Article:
This Mom’s Response To Her Daughter Calling Her Fat Was Pitch Perfect

Kids don’t always have a filter when it comes to commenting on others’ appearances. Case in point: My son recently patted my belly and told me how “big” it was looking in my new sundress. 

Because I want to raise a kid with a healthy body image, I did my best to remain calm and speak neutrally in response, whatever my personal feelings about what he’d said. In that department, Allison Kimmey is my new parenting role model for raising body-positive kids. 

The 30-year-old self-help author and speaker on topics like self-love, self-care and personal empowerment posted recently on Instagram about how she reacted when her daughter called her fat. 

“My daughter called me fat today,” she wrote in the caption of a photograph of herself and her 4-year-old daughter Cambelle in bathing suits by the water. “She was upset I made them get out of the pool and she told her brother that mama is fat.”

Instead of getting upset, the Florida mom asked her daughter to meet her upstairs for a chat. Then she explained that fat is something everyone has to protect their muscles and bones and give bodies energy. Some people have more fat than others, but no one is better or worse because of it. 

She wrote, “Fat is not a bad word in our house. If I shame my children for saying it then I am proving that it is an insulting word and I continue the stigma that being fat is unworthy, gross, comical and undesirable.”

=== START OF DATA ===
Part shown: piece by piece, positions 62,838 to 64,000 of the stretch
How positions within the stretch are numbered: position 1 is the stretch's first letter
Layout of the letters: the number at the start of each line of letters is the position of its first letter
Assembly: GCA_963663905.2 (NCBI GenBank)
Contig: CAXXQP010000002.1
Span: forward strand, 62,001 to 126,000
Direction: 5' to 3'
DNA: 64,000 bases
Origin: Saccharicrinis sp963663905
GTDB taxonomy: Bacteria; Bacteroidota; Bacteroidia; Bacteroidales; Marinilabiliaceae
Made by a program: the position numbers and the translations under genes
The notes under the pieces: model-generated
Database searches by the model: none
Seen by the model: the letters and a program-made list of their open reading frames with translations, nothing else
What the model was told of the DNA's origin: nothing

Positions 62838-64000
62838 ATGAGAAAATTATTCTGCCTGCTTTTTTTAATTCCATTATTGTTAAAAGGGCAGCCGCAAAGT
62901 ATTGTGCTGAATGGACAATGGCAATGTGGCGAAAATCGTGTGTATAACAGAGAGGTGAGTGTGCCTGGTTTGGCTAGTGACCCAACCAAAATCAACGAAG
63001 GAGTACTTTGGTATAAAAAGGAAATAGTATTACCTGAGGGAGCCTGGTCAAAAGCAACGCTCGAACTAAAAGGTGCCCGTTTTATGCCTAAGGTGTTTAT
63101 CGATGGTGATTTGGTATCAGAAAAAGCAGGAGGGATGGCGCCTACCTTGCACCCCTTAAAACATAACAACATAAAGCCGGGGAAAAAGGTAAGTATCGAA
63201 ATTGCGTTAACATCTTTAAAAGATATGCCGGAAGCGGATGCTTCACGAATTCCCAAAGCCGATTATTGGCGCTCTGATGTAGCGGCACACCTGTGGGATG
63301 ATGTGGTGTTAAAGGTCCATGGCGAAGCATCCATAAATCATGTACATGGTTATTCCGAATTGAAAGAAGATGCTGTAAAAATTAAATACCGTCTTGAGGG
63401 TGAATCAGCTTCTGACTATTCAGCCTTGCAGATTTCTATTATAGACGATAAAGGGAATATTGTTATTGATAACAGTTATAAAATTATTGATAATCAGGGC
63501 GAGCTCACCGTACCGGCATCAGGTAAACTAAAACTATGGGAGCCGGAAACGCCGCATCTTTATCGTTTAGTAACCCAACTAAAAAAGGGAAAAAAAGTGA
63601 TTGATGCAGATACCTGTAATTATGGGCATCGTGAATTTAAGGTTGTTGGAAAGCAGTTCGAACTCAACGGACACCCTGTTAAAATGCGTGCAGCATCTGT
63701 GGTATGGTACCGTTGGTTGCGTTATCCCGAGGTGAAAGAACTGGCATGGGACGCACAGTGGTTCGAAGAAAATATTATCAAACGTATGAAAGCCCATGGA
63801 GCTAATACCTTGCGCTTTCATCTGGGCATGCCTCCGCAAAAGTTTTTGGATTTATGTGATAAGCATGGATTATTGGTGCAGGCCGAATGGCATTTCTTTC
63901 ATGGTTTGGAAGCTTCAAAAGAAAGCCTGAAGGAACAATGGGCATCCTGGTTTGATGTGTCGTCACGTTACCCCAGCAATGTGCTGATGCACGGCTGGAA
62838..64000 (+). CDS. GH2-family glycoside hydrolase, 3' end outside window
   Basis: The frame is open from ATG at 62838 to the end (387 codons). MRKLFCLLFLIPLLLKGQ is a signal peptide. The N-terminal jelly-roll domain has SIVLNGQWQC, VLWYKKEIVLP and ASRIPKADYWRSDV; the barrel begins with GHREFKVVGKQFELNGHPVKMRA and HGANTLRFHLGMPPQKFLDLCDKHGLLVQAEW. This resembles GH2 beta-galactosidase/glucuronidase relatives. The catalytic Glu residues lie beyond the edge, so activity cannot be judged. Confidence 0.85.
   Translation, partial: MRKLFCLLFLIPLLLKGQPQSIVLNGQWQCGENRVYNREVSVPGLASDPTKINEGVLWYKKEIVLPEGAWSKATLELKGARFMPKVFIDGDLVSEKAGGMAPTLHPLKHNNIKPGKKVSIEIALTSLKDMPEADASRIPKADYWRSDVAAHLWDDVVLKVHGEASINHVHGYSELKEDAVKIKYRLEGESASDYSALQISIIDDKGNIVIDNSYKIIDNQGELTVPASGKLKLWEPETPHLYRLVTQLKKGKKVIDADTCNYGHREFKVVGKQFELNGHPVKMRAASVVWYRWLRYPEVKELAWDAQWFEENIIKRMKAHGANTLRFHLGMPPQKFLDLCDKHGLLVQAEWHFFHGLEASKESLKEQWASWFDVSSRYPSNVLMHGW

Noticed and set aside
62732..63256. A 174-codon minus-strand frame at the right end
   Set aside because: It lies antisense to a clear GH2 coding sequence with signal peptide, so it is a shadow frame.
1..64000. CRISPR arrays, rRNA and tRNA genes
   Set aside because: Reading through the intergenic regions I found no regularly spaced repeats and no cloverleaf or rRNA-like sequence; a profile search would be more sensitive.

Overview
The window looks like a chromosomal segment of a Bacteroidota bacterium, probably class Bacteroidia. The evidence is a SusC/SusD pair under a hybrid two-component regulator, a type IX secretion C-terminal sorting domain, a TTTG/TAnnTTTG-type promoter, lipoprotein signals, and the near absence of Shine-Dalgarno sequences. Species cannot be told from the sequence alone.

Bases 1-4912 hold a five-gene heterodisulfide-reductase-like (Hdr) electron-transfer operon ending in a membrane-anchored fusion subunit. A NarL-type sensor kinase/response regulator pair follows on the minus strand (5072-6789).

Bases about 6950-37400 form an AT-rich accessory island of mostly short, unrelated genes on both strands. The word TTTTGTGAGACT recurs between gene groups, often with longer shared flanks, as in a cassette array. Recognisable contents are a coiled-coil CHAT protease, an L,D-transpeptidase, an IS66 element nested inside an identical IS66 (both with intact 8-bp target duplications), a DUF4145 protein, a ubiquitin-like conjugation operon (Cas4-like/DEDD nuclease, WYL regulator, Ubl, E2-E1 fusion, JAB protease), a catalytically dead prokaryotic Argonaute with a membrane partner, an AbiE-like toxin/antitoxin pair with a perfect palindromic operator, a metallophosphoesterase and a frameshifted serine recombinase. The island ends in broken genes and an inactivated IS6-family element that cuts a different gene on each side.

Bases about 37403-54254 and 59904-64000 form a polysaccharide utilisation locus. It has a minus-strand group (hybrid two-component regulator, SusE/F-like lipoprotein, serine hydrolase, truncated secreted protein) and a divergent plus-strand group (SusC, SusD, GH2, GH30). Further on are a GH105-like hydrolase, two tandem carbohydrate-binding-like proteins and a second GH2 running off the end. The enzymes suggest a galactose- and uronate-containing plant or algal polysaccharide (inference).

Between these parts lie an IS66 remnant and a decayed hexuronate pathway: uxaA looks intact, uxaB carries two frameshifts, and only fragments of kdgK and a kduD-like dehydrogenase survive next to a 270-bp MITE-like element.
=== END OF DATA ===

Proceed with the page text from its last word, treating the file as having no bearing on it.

Kinney, who has a history of restrictive eating, yo-yo dieting and body dysmorphia, said she started her Instagram account in an attempt to inspire others with her self-love journey. 

She also considers it part of her job as a parent to be a loud, consistent voice preaching body positivity. 

Kimmey says that just as she is careful with the media and content that she consumes, she also tries to filter what reaches her children, though she acknowledges she can shelter them so much. 

“Your children are going to visit friends’ houses. Your children are going to hear nasty comments in school. Your children are going to consume the perfection ideal being shoved down their throats at every corner…and that is why it HAS to be a constant at home that you are keeping an open dialogue to build up their confidence, keep a clear and realistic body image ideal, and to embrace their own uniqueness while empowering them to be accepting of the differences of all humankind,” she told HuffPost. 

Kimmey has shared her empowering brand of parenting before. In March, a conversation she had with her daughter about her stretch marks went viral. During that conversation, Kimmey described her stretch marks as “shiny,” “sparkly” and “pretty” and referred to them as her “glitter stripes.”

Now she is releasing a series of body confidence books for children, starting with the soon-to-be-published Glitter Stripes, illustrated by body positive activist, Sanne Thijs.

Kimmey advocates for having these conversations with our children often in order to remove the stigma we have around certain words, and to “broaden and question the beauty ideal.”

”I want parents to see that we are the loudest voices our children should hear, regardless of any outside noise, and it is vital that we choose our words carefully and that we are willing to have these hard conversations,” she said. 

As for me, I think I did a pretty good job responding to my son the day of the “big belly” incident. But with Kinney’s inspiration, next time he says something about bodies, I’ll be even better prepared to be the “loudest voice” he hears. 

— This feed and its contents are the property of The Huffington Post, and use is subject to our terms. It may be used for personal consumption, but may not be distributed on a website.